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Does ‘Beginning’ Mark The End Of An Era? Or Is It Time To Let The Old Ways Die?

Does ‘Beginning’ Mark The End Of An Era? Or Is It Time To Let The Old Ways Die?

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Top image: Ia Sukhitashvili in Dea Kulumbegashvili’s ‘Beginning’ (2020)

With the rise of digital filmmaking, film and TV have been increasingly attuned to wider screens in an effort to eliminate letterboxes. Gone are the days of “TV box sets” and “academy ratios”. What was once a norm is now a stigma. Anything short of the wide screen format is dismissed as a relic.

You’d be hard pressed to find a feature film that adopts the aesthetics of a bygone era. Yet for better or worse, that was the direction Dea Kulumbegashvili chose to take in her directorial debut, Beginning, which was recently screened at the 31st Singapore International Film Festival (SGIFF).

Beginning belongs to a conservative camp of cinema. Kulumbegashvili opts for a squarish aspect ratio that harkens back to the era of silent films. It seems fitting given how the film is primarily populated by static long shots with little to no dialogue. Only occasionally is the silence punctuated by the characters’ short interactions.

Yana, the heroine, possesses a similar aura of passive quietude. She uses it to mask her growing discontent with her life and beliefs. She’s the wife of David, a chauvinistic pastor and ringleader of the community of Jehovah’s Witnesses they belong to. 

An extremist attack on their church sparks Yana’s gradual downfall, as she begins resisting the daily minutiae and communal dogma. Yana yearns to flee the patriarchal subjugation that she lives under. Yet, as a mother to their young son George, she is trapped at the intersection of duty and desire.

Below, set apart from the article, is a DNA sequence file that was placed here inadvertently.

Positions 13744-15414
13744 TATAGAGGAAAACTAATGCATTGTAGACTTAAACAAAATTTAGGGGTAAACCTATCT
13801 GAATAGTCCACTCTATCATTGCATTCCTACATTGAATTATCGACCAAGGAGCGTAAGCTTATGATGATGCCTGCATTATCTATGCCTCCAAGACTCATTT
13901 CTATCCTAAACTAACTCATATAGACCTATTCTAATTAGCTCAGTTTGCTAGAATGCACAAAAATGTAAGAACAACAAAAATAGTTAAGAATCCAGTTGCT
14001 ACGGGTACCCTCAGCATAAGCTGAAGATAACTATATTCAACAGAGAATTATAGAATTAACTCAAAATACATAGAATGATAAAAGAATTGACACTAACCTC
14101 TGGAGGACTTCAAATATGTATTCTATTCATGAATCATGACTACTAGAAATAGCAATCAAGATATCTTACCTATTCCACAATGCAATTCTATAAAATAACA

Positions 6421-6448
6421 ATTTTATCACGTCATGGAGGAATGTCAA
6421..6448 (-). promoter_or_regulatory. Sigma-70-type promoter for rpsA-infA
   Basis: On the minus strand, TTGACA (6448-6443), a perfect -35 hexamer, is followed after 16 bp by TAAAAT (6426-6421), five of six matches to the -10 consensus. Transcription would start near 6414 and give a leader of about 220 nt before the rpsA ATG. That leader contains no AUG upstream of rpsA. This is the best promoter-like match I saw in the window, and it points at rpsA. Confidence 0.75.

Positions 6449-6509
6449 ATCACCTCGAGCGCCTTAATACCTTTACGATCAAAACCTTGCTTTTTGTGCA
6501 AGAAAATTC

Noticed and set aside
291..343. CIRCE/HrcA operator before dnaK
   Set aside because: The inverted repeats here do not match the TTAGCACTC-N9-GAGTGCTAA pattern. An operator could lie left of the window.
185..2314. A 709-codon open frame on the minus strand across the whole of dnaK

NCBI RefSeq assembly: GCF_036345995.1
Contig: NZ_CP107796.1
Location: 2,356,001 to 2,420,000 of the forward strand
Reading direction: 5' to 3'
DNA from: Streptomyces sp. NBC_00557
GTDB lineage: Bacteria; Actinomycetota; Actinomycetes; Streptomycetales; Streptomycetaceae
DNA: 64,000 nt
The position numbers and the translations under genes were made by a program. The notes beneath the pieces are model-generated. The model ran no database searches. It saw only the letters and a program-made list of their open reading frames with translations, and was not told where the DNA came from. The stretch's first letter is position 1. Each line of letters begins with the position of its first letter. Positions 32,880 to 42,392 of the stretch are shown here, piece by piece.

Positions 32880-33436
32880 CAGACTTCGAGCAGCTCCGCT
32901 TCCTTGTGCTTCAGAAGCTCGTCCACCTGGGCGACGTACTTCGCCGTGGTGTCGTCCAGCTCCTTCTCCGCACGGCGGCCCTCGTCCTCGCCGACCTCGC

The boxed frame accentuates her sense of entrapment and isolation. She’s framed as helpless and despondent in the small spaces she’s confined to. It eerily mirrors our current status quo in the midst of a pandemic. 

That said, the most striking part of Beginning isn’t the story, but the cinematography. The camera hangs from afar, serving as a passive onlooker, lingering on each subject before cutting to the next tableaux. The dystopian stillness lends a photographic quality to every frame.

Sadly, it’s a double-edged sword. Ethereal as they may be, scenes have a habit of overstaying their welcome. The most notable example being a 5 minute close up of Yana lying in the forest. In case you were wondering—no, nothing else happens in this sequence. I was often left wondering if there was something wrong with my video player. 

This was a recurring motif. In reality, the breadth of every sequence was deliberate, even if the intention remained enigmatic.